Volunteers learning the skills to help communities in Nepal prepare for the monsoon season

Published: 24 June 2015 15:01 CET

By Lucy Keating, IFRC

Thousands of families across the district of Sindhuli are being given Red Cross shelter kits, cash and household items to help them recover from the devastating earthquakes that struck Nepal in April and May.

For those whose houses were badly damaged, the impending monsoon makes shelter is a priority. Many people’s homes are uninhabitable – either completely flattened or structurally dangerous. And while many are using their homes in the daytime, they are not suitable for sleeping. Most people take their rest outside, under tarpaulins and in tents.

Across the affected districts people are already salvaging materials in the rubble and starting to construct temporary shelters until their homes can be properly mended or rebuilt. Red Cross shelter kits will help them in the process. And to  make sure they get the best out  of the materials they have, people are given a two hour presentation on the best ways to use the tools and how they can use local and salvaged material to supplement the kits.

The cash component reflects a shift in how aid is now being distributed. Rather than a ‘one-size-fits-all’ approach, the idea is that people should be able to decide for themselves what their most urgent need is. Some will have taken out loans to buy materials and will use the cash to pay them back. Others will buy building materials locally which in turn will help the local economy to recover.

Kamala Pariyar from Bhimeshwor village development committee of Sindhuli received the cash relief and shelter support. She said: “My house was destroyed in the earthquake. With the cash provided by the Nepal Red Cross Society, I will be able to buy bamboo for temporary shelter. The instructions provided on shelter building and the kit will be very helpful for me.”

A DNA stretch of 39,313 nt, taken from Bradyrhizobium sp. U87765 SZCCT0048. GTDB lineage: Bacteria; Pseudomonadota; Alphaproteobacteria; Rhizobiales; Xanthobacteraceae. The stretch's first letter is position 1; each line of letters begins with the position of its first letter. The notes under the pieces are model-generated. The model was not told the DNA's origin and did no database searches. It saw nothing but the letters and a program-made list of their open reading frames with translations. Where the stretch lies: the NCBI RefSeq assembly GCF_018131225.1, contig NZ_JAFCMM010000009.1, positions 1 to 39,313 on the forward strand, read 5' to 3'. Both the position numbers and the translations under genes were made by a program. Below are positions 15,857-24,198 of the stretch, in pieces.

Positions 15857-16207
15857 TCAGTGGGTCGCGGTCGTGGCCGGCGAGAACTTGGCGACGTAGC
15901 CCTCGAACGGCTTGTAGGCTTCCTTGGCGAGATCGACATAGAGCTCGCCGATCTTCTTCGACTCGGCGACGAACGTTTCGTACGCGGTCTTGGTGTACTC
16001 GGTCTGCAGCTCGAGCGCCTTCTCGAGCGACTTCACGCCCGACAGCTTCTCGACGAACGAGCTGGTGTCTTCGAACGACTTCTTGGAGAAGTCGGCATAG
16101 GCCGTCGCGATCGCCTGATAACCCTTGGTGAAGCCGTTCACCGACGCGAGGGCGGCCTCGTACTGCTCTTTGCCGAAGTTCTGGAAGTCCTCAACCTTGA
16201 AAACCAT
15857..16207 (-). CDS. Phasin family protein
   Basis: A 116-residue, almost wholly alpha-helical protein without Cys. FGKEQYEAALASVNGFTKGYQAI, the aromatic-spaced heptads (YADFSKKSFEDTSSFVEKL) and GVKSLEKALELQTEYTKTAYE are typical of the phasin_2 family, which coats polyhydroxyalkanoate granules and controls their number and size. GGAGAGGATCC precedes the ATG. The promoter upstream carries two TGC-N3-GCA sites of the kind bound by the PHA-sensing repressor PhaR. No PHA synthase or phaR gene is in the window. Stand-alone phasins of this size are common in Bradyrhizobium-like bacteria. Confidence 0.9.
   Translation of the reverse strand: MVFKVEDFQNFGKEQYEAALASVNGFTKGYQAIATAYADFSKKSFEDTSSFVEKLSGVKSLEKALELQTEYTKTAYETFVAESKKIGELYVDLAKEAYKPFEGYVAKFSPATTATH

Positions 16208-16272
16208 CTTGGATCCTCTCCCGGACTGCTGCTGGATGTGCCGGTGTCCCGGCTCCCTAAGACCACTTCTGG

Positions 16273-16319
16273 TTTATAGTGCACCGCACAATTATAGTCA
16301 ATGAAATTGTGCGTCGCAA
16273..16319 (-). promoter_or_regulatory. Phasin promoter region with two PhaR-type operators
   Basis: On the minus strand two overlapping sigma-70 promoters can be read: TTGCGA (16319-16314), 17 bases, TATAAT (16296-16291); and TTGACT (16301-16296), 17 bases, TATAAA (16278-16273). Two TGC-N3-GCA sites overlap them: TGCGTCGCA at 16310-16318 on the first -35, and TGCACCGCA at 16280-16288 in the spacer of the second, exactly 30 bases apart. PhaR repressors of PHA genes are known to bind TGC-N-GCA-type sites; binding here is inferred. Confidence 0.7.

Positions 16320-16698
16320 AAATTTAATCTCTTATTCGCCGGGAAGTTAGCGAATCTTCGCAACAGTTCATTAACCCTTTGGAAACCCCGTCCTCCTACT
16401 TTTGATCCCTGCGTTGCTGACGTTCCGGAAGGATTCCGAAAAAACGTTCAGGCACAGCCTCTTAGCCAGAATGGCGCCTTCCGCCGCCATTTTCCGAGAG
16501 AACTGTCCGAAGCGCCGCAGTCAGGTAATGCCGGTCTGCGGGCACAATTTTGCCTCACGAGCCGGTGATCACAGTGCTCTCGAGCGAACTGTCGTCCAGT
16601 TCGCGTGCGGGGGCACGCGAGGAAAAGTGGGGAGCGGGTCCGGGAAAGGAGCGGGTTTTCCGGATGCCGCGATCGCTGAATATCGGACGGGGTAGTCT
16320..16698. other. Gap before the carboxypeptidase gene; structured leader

Relief Coordinator Wendy Brightman said it was the first time they had combined shelter and cash transfer programmes. “Cash is still a relatively new mode of relief, but we find it is one of the most effective,” she said. “It is only feasible where our assessments show that the local markets are functioning. It not only gives people back the dignity of making decisions for themselves but helps kick start local businesses which have also been affected by the earthquakes.”

In preparation for these distributions, teams of Red Cross trainers have been travelling across the affected districts teaching volunteers shelter building skills and demonstrating how to use the tool in the kits.  

In Dhading last week, 15 young men from across the district travelled to the local chapter for training, which was led by Mohammad Shahjahan from Bangladesh Red Crescent Society, who is part of the regional shelter team.

His sessions start with advice about where to build, and where not to build. A clear open space is advised, rather than in the shadow of the unstable buildings. Volunteers are advised not to build too near water, and to dig a drainage channel around the shelter so the ground doesn’t become saturated.

After that the correct ways to use the tarpaulin is explained, including a discussion of its UV properties and where best to nail to avoid tears..

Before long Suja has the men doing the presentation themselves in practice for distribution day. “You must introduce yourself,” he told one. And to another: “You haven’t mentioned you are with the Red Cross so why will they listen to you?”

The afternoon session is spent experimenting with the tool kit and a range of local materials that can be adapted to reinforce a homemade shelter. Plastic bottle tops as washers for the nails, plastic bags wrapped over sharp wooden timbers to prevent them from ripping. The real purpose of the training is to be able to give people advice on how to get started and it seems to have worked on the day.

“I have learned new skills through the shelter training, such as how to fix tarpaulins on bamboo,” said Nabaraj Shrestha, a volunteer with the Bhimeshwor chapter. “Before, I didn’t know how to use local materials in shelter building, but now I do.”

Within a week of the training, the Nepal Red Cross Society, with support from partners including the International Federation of Red Cross and Red Crescent Societies, American Red Cross, The Republic of Korea National Red Cross and Pakistan Red Crescent Society, have provided cash relief and shelter kits to 525 families in Sindhuli. In coming weeks the teams will carry out more distributions across the 14 worst affected districts.